For most of you, your clothes dryer has become a convenience that you could not do without; however it is also one of the most dangerous in your household. Lint build up happens slowly and gradually, and is highly combustible material, also exhaust vents can be blocked from the nests of small birds or other animals.
Most think that as long as you clean the filter before each use, you are doing all the maintenance required. Actually, you should have your dryer, hose and vent cleaned out every six months to a year depending on use.
Here are the warning signs that your dryer and venting may be at a dangerous level of lint build up:
• Clothes take longer and longer to dry – over 35 – 40 minutes
• Clothes don’t fully dry
• Clothes are abnormally hot to the touch after the drying cycle
• The outside or top of the dryer is very hot to the touch while running
• No lint visible on the lint screen or excess lint left on your clothing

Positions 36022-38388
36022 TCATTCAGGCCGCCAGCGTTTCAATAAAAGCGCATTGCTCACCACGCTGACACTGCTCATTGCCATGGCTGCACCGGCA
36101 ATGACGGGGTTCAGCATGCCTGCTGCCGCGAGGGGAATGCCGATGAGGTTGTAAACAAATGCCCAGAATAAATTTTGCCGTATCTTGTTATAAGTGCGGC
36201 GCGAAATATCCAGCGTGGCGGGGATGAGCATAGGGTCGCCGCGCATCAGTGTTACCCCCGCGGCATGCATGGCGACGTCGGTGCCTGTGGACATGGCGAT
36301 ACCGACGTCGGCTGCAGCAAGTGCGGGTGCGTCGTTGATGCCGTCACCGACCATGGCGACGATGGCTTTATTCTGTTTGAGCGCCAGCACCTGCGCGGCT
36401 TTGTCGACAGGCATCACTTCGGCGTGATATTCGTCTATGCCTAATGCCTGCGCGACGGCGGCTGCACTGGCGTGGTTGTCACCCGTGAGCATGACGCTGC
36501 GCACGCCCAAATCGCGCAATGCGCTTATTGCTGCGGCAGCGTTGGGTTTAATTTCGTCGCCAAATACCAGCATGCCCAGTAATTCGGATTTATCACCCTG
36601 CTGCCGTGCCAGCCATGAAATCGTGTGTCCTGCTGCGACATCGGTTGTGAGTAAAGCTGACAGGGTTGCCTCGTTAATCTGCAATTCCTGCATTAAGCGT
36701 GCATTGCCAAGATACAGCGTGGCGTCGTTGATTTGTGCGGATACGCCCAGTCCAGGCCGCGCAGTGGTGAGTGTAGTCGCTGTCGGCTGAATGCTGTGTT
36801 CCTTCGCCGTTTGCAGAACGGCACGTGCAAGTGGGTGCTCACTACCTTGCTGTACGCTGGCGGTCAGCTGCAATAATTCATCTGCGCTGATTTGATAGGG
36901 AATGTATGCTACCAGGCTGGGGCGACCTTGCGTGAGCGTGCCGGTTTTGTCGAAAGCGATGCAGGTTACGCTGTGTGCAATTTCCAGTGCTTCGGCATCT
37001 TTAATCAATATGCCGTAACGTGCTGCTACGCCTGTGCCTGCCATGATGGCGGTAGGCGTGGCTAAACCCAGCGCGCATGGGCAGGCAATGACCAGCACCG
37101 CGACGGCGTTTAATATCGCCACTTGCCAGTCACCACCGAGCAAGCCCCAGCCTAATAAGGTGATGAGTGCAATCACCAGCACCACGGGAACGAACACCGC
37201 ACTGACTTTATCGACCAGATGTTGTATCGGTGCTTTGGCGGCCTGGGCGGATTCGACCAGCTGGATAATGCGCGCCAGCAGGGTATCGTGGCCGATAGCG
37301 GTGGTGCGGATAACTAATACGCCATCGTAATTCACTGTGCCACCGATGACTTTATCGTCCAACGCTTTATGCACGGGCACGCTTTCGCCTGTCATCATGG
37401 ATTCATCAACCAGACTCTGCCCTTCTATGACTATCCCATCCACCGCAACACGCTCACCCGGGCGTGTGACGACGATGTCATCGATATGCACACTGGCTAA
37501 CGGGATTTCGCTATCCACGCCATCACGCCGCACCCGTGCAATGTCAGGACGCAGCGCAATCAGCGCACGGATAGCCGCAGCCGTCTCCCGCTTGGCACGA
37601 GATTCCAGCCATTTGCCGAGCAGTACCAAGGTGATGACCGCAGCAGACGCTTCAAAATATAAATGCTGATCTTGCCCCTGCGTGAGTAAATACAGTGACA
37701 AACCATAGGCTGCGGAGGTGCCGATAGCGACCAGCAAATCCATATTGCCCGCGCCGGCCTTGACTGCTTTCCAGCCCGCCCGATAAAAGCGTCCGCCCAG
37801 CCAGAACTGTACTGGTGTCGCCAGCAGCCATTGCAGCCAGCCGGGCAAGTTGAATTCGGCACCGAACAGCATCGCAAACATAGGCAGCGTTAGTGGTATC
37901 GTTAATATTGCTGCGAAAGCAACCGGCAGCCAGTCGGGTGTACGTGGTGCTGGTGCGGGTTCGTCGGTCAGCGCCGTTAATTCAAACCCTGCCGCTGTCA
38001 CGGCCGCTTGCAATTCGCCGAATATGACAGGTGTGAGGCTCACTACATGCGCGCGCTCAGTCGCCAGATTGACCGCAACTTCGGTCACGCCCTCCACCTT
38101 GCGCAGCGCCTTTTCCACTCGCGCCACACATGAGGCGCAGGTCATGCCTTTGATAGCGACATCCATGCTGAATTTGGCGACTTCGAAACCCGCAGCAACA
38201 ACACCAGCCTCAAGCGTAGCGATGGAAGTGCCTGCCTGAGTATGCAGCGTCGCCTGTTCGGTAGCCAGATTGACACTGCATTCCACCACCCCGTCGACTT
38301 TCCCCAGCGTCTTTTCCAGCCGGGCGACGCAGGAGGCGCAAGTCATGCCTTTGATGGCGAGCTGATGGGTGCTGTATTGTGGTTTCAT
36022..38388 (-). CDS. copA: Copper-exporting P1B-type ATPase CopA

• Laundry room becomes more humid that it is normally
Click here to get a quote on Dryer Vent Cleaning for your home
Service Today and their “IAQ” (Indoor Air Quality) team can help you prevent and reverse damage to your dryer, hose, vent and home. We clean the back and lint filter area with the same powerful equipment that we use to clean air ducts. The hose and outside vent is also cleaned and inspected for damage and blockages. We then reassemble everything and check for proper operation, and clean the work space. Service Today can provide Dryer Vent Cleaning for one story and two story homes.
FEMA and the U.S. Fire Administration published a report on “Clothes dryer fires in residential buildings (2008 – 2010)” in August 2012 (the last report filed as of this research). Below are the “findings” of the eleven page report:
• An estimated 2,900 clothes dryer fires in residential buildings are reported to U.S. fire departments each year and cause an estimated 5 deaths, 100 injuries, and $35 million in property loss.
• Clothes dryer fire incidence in residential buildings was higher in the fall and winter months, peaking in January at 11 percent.
• Failure to clean (34 percent) was the leading factor contributing to the ignition of clothes dryer fires in residential buildings.
• Dust, fiber, and lint (28 percent) and clothing not on a person (27 percent) were, by far the leading items first ignited in clothes dryer fires in residential buildings.
• Fifty-four percent of clothes dryer fires in residential buildings were confined to the object of origin.